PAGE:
These are the kinds of issues I will try to examine in Critical Fantasies.
Until later, enjoy this FFVII inspired hip-hop from Mega Ran:
On That Day Five Years Ago
Cry of the Planet


Undead Temporality p.1

Casual talk is brimming with references to time. In common discourse we won’t hesitate to say “its in the past”, “the future is uncertain”, and even “live in the now!” because we share a sense of time that is indispensable to our communication and our projects. The familiar understanding that the present is composed of a single moment (now), past is a bunch of moments already gone by, and the future is a bunch of moments waiting to become present is immensely useful but begins to look strange when we reflect on time more deeply. Indeed, this idea of moments of time looks very weird when we try to isolate moments from each other, when they begin and end, to accommodate our notion of the present, along with the past slightly behind and the future lightly ahead. Perhaps a more fundamental experience is at work which demands a concept to change our thought of time.

Going too far too fast, one might conclude that moments only exist as conventions of our human practices as they have evolved, adopting a conception of time as a flow or stream that blurs together in continuum of some kind. Appeals to time as it is lived suggest a constant passing of time flowing steadily as the persistent metaphor of the river suggests. Yet our experience of time is never so uniform and the old phrases like “the time just flew by” and “the times are changing” express an uneven and non-rhythmic experience which plays out well in conveying a general mood. Temporality enters here as a way to distinguish between the lumping together of past, present, future, and the relations between them which characterizes a universal conception of time with the more simple conception of time’s passing.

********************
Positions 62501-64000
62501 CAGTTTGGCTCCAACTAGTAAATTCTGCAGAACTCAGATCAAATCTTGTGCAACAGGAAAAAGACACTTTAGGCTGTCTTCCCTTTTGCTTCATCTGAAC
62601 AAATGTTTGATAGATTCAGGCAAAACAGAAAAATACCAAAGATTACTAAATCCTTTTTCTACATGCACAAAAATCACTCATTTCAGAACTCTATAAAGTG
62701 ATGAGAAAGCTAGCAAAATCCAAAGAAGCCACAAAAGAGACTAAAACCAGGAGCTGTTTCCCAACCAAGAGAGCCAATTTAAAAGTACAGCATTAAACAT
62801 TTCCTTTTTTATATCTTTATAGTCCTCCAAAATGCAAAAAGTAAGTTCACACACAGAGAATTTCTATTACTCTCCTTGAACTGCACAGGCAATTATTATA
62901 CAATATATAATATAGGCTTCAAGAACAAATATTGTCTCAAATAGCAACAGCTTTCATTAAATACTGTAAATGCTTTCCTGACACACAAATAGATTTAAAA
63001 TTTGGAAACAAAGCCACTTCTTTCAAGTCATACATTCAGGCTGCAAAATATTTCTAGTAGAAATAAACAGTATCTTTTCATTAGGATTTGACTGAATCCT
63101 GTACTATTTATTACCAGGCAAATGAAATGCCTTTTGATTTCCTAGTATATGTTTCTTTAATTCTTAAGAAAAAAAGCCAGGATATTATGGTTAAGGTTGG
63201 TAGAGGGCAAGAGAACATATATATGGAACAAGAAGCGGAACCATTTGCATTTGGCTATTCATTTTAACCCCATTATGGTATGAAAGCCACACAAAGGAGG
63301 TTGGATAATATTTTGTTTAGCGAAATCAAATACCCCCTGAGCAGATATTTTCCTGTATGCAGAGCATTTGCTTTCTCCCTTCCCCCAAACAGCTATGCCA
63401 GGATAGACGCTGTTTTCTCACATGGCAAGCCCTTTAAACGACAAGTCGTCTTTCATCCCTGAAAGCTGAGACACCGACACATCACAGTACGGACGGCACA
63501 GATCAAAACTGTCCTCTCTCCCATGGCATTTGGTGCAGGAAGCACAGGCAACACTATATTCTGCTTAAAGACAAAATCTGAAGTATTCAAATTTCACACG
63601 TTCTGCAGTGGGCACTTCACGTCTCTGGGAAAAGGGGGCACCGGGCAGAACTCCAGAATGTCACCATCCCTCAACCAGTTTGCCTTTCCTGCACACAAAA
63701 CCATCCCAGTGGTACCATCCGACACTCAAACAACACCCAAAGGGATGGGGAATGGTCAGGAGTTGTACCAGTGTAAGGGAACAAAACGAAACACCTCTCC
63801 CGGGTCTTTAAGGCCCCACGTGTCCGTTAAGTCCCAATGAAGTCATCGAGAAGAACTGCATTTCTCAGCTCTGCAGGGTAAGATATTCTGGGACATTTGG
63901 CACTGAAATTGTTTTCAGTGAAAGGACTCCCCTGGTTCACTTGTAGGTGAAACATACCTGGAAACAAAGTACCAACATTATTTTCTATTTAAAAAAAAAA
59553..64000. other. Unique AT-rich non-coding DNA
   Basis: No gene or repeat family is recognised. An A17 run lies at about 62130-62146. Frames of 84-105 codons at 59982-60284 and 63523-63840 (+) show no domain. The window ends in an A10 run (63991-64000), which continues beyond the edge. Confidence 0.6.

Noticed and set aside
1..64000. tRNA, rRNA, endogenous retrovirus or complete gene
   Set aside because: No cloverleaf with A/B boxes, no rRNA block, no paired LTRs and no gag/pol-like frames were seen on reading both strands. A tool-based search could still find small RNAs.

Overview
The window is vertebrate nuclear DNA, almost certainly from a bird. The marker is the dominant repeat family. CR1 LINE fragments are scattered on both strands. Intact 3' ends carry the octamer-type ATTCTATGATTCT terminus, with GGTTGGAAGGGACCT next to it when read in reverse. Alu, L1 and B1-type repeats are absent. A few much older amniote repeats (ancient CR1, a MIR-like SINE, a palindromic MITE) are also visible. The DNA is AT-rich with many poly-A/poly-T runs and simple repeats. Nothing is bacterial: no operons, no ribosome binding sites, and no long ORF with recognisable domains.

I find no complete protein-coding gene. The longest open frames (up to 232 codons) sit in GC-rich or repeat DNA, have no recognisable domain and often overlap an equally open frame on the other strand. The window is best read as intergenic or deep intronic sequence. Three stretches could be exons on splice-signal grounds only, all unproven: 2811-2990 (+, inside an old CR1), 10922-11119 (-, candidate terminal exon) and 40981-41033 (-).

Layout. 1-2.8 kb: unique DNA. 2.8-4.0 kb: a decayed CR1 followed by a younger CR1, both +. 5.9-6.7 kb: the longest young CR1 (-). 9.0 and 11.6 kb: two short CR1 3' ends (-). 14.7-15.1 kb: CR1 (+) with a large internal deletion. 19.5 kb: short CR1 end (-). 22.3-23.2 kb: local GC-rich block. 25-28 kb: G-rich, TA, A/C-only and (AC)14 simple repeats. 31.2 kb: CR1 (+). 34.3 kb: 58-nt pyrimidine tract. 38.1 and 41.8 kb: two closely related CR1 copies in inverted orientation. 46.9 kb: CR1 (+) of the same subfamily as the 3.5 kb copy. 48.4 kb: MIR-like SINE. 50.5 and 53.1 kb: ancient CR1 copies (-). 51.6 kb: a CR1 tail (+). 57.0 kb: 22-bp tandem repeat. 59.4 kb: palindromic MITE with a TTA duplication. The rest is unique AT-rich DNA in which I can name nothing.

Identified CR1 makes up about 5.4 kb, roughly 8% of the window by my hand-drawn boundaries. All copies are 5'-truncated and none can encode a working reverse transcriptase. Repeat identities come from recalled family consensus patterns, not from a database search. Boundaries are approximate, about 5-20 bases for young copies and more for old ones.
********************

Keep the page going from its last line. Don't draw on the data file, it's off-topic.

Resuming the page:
The supposedly bare fact that time is moving and moving forward such that some times (the past ones) are gone is different than orienting oneself or a theory towards a coherent sense of present, past, and future. It is tempting to call this feeling of time passing the ‘source’ of a universal time of moments behaving like atoms marching in line. Then one could base time in ‘experience’ which could be alternatively subjective, lived, or human and in doing so subordinate the objective time of nows (the nows as discrete objects) to a more fundamental phenomenon. The objective time referred to could then be subordinated to an original temporality characterized as a general sense of time as it is lived: ‘the time of our lives’. But is Temporality more primordial than time itself?

It is from this question I would like to explore some of the main currents of continental philosophy, particularly in Deleuze’s dual conception of time as two distinguishable yet interwoven movements: Aion and Chronos. A unifying thread in philosophy can be uncovered in dealing with the question of time that can help create contrasts and forge distinctions on this common topic.

Time forces us to think. Time is absolutely necessary in a theory of existence and a theory of being (ontology) yet it looks and functions quite differently in the hands of individual philosophers and traditions. A shared sense of time is shattered the closer we look into it. Concentrating on the moment which is accessible to all, the time that is not malleable to subjective experience, only makes it slip away. Yet insisting that time is subjective or relative overlooks the obvious public nature of time and its ability to organize public life. Rethinking time going beyond the subject-object distinction will help in transforming ourselves and our thoughts because it pervades our daily discourse so thoroughly and seems to go beyond any individual experience and even the collective experience of humanity. The Aion – Chronos distinction coming from Deleuze will help reorient our coneptual thinking towards an ecological mode of temporality unhampered by the human/subjective vs. material/objective dichotomy.